Conway’s project and Convergence Accelerator funding connect directly with the core focus of the FAU Center for Smart Health to “… facilitate the use of engineering and computer-science technologies to … support interdisciplinary education and training…; the center will stimulate partnership with industry and foundations around the smart health technologies and informatics.”

The U.S. National Science Foundation (NSF) is an independent federal agency that supports science and engineering in all 50 states and U.S. territories. NSF was established in 1950 by Congress to promote the progress of science, advance the national health, prosperity and welfare, and secure the national defense. NSF investments account for about 25% of federal support to America’s colleges and universities for basic research: research driven by curiosity and discovery.

“A convergence approach between researchers, innovators, and persons with disabilities spanning organizations and communities across multiple sectors is crucial to ensure these NSF-funded solutions address barriers to employment, freedom of movement and quality of life for persons with disabilities, said  Douglas Maughan, head of the NSF Convergence Accelerator program.  ”

The selected Phase 2 teams are fostering strong partnerships to ensure their use-inspired solutions assist a wide range of people.”

The NSF’s Convergence Accelerator transitions basic research and discovery into practice through innovation processes like human-centered design, user discovery and team science, as well as integration of multidisciplinary research and partnerships.  By making timely investments, such as Conway’s project, the Convergence Accelerator aims to solve high-risk societal challenges through use-inspired convergence research.

By Nikki Cabus

FPL helps two Florida classrooms transform into Innovative STEM labs

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Two Florida schools, Gifford Middle School in Vero Beach and Lake Shore Middle School in Belle Glade, each celebrated the reveals of their classrooms transformations into Innovative STEM labs.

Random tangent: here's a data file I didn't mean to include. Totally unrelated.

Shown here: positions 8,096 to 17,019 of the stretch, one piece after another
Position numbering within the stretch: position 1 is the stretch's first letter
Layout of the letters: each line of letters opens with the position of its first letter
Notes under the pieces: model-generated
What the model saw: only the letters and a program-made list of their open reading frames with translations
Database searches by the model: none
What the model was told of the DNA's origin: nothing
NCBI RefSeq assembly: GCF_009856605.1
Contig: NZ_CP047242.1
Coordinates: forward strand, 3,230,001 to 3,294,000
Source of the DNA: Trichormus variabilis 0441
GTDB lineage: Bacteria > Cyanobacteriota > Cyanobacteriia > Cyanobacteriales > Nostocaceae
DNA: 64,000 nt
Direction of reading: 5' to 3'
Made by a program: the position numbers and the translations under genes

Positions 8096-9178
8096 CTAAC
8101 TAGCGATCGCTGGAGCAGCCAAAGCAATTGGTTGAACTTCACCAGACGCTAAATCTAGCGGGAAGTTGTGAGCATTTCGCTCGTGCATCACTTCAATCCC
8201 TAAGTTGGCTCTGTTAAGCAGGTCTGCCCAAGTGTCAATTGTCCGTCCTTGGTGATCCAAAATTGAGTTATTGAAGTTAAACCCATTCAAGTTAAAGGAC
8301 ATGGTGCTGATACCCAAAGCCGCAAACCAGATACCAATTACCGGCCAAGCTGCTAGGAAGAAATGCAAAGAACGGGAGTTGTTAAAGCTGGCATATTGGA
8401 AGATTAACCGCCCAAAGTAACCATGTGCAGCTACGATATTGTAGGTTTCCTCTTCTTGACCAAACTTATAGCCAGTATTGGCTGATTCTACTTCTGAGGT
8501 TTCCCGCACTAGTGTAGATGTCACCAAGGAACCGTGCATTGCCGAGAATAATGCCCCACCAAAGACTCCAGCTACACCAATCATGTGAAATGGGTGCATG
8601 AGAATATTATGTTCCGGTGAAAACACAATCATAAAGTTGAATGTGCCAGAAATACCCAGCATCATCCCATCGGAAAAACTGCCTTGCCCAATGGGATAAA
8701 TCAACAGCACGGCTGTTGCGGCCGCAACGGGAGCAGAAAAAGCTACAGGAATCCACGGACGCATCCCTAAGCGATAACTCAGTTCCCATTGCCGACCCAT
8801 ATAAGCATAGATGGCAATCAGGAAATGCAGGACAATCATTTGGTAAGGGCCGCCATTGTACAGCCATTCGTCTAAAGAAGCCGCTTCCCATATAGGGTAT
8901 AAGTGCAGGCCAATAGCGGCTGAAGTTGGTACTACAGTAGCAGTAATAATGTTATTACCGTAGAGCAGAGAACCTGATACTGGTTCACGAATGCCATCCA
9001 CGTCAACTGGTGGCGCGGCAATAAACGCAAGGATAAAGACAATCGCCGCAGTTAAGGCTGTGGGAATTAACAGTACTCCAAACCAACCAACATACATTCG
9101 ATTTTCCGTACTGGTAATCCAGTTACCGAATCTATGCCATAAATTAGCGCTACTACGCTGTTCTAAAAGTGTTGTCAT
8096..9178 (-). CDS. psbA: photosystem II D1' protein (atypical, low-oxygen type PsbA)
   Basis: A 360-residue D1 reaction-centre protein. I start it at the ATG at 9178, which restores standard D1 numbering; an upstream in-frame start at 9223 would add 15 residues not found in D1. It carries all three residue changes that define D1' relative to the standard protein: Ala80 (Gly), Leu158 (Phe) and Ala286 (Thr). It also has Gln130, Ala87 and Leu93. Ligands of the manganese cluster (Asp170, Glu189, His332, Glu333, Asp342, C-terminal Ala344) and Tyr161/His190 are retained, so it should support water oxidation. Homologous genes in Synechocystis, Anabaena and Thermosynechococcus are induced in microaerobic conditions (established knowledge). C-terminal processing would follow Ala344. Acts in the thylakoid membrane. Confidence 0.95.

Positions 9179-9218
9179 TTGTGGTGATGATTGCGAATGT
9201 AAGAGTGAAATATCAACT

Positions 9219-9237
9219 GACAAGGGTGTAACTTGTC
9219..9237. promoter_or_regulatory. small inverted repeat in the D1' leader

In 2023 both schools were awarded a $50,000 Classroom Makeover Grant to improve technology, equipment and resources for the next generation of innovators. The NextEra Energy Foundation awarded the grants as part of Florida Power & Light Company’s commitment to STEM (science, technology, engineering, and math) education.

As America’s largest electric utility, Florida Power & Light Company (FPL) serves more customers and sells more power than any other utility, providing clean, affordable, reliable electricity to approximately 5.9 million accounts, or more than 12 million people. FPL operates one of the most fuel efficient and cleanest power generation fleets in the U.S.

On February 15, after a year of renovations, Lake Shore Middle School students got to experience their new STEM) lab. The Education Foundation of Palm Beach County and the School District of Palm Beach County, in collaboration with the Florida Power & Light Company (FPL), celebrated the successful completion of the STEM Classroom Makeover project at Lake Shore Middle School in Belle Glade. The project brought cutting-edge technology, including iPads, a 3D printer, robotics kits, and STEM project tables, to the school, creating an immersive and engaging learning experience for students.

“We are overwhelmed with gratitude for the support and generosity of FPL,” said Phylis Handford, Single School Culture Coordinator at Lake Shore Middle School.

“This grant has not only transformed our classroom physically but has also inspired our students and rejuvenated our entire school community. We sincerely thank FPL for its commitment to STEM education and for championing initiatives that enhance the learning experience for our students.”

FPL and its partners organized a ceremony at the school to showcase the newly redesigned classroom and highlight the positive impact of education on the lives of local students. FPL engineers led a generator build competition and a virtual career discussion to introduce students to different STEM-focused careers.

On February 22, students from Gifford Middle School in Vero Beach participated in a generator build competition with Florida Power & Light Company during their STEM Classroom Makeover Reveal. FPL was joined by the Education Foundation of Indian River County and the Indian River School District to celebrate the completion of the STEM Classroom Makeover.